Fred Astaire breaks character to mouth “you’re sexy” to Ginger Rogers in Top Hat (1935). After Fred mouths those words to her, Ginger laughs and mouths back, “thanks”. It must also be noted that Fred had control over which take of the dance made it into the final film, and he chose this take on purpose.

No, they can't take that away from me...

Originally composed by George Gershwin for Shall We Dance (1937), the song “They Can’t Take That Away From Me” has consistently appeared on lists of the best American popular music, and it has influenced several generations. Indeed, covers of the song continue to be made even today, and many notable artists have performed it. But not many people know that it was introduced by Fred Astaire in the 1937 film, where he sings it to Ginger Rogers as their characters are on the verge of separation. Considering that it was an Astaire-Rogers vehicle, George Gershwin’s assumption that the two would dance to it wasn’t far off; however, they infamously did not. Gershwin was upset, stating, “they just throw two or three songs away”. Less than two months after the film was released, George Gershwin died of a brain tumor – shocking everyone and adding to the poignancy of the fact that this was one of his last songs. He was posthumously nominated for the Best Original Song at the 1937 Academy Awards, but unfortunately, he didn’t win.

When Astaire and Rogers did their reunion film, The Barkleys of Broadway in 1949, Rogers suggested that they ought to dance to that song. Astaire agreed, having always regretted that they didn’t dance in 1937, thus marking the first and only time he allowed himself to repeat a performance from a previous movie. Its’ context in both the movies is heartbreaking, but also filled with romance and passion. The lyrics perfectly sum up the relationship between the two characters in their movies – and perhaps, some would venture so far as to say, the relationship between Astaire and Rogers in real life, and the tune is eminently recognizable. Perhaps Rogers also suggested dancing to this song in order to honor Gershwin, who had been a close friend of both dancers. Viewed today, it is not an unreasonable assumption that George himself would be happy, if he had lived to see The Barkleys of Broadway.


Although the song “The Way You Look Tonight” is best known to modern audiences by the cover version by Frank Sinatra, it was originally introduced in the 1936 film Swing Time, starring Fred Astaire and Ginger Rogers. In the movie, Rogers’ character is angry at Astaire’s – and he comes to her apartment to make amends, but she tells him to get out, from the adjoining room, where she is washing her hair. Instead of giving up, Astaire sits down at the piano and sings this tune to her – when she’s feeling anything but beautiful. As expected, it melts Rogers’ heart and she comes out and places her hand on his shoulder, showing that she has forgiven him.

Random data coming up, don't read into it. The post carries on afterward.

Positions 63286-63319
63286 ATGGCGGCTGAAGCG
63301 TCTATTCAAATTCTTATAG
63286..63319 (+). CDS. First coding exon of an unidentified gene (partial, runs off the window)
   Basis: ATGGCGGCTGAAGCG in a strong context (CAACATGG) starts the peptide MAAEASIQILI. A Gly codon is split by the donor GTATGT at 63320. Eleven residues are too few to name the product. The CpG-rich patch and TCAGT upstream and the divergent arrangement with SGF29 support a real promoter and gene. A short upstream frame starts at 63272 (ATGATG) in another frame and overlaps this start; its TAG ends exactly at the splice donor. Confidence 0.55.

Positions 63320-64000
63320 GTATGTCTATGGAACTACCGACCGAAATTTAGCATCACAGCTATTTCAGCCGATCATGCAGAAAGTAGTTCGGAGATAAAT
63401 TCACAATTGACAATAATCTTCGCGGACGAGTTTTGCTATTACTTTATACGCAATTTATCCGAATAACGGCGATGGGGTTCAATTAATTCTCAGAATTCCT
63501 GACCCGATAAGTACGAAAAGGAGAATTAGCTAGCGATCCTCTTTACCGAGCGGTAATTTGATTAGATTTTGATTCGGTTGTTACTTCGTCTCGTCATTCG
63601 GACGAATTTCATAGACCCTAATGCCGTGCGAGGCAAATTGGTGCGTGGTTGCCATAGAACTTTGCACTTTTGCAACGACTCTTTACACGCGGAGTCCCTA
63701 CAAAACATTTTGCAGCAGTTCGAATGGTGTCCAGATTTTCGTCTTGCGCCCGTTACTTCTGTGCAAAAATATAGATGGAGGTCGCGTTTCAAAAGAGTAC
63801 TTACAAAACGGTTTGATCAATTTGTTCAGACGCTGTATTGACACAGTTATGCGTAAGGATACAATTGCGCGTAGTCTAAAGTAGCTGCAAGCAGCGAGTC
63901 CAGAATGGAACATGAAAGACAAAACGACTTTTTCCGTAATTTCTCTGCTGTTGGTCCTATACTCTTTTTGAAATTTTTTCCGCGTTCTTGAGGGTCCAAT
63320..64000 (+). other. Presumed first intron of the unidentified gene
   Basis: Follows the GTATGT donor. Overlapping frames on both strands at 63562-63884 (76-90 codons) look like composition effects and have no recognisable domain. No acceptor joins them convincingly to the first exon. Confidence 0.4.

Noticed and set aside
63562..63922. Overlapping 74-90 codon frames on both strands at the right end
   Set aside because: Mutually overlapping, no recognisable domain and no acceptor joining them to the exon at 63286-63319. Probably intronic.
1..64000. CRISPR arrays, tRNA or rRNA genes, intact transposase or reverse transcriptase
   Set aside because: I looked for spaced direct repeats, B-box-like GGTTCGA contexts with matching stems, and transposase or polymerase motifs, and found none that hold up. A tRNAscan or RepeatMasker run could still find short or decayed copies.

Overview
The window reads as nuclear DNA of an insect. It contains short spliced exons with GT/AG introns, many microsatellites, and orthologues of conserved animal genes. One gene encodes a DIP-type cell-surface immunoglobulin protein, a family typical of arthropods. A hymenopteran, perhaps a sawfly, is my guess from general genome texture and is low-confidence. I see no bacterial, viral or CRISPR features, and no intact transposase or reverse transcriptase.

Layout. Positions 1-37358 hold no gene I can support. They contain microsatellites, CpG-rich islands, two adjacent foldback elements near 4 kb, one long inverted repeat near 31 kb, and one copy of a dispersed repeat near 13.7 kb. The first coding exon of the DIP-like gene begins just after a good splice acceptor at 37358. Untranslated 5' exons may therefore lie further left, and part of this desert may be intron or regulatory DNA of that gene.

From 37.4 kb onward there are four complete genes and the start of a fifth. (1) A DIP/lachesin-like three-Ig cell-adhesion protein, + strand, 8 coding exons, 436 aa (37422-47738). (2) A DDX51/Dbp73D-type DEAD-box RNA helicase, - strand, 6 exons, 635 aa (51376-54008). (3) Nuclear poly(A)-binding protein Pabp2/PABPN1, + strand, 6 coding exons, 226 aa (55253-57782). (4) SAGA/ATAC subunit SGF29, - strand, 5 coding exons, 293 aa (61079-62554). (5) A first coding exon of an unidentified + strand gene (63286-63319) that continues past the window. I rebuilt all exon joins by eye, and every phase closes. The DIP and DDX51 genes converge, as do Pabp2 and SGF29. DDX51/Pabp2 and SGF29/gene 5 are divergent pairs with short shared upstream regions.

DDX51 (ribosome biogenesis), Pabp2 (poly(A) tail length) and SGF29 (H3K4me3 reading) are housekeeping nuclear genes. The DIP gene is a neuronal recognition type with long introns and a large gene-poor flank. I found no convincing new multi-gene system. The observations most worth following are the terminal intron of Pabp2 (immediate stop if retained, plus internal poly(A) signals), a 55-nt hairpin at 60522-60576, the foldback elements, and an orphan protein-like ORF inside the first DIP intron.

The song became a hit almost at once in 1936, quickly winning the Academy Award for Best Original Song. It was written by Jerome Kern, with lyrics by Dorothy Fields, who later remarked – “The first time Jerry played that melody for me, I went out and started to cry. The release absolutely killed me. I couldn’t stop, it was so beautiful.


“A kiss seals two souls for a moment in time." - Levende Waters.

"Is not a kiss the very autograph of love?" -Henry Finck.

"The most eloquent silence; that of two mouths meeting in a kiss." -Unknown.


“I adore the man. I always have adored him. It was the most fortunate thing that ever happened to me, being teamed with Fred: he was everything a little starry-eyed girl from a small town ever dreamed of." -Ginger Rogers.

"After a while, Ginger got so good that anyone else who danced with me looked wrong." -Fred Astaire.


                                                  fred astaire &&                                                                                                                                                    ginger rogers.


But I’ll always, always keep the memory of,

The way you hold your knife,

the way we danced till three.

The way you’ve changed my life

No, no, they can’t take that away from me

No… they can’t take that away from me…

Shall We Dance (1937)

Fred Astaire and Ginger Rogers recreate a pose from Swing Time (1936), in the 1980’s.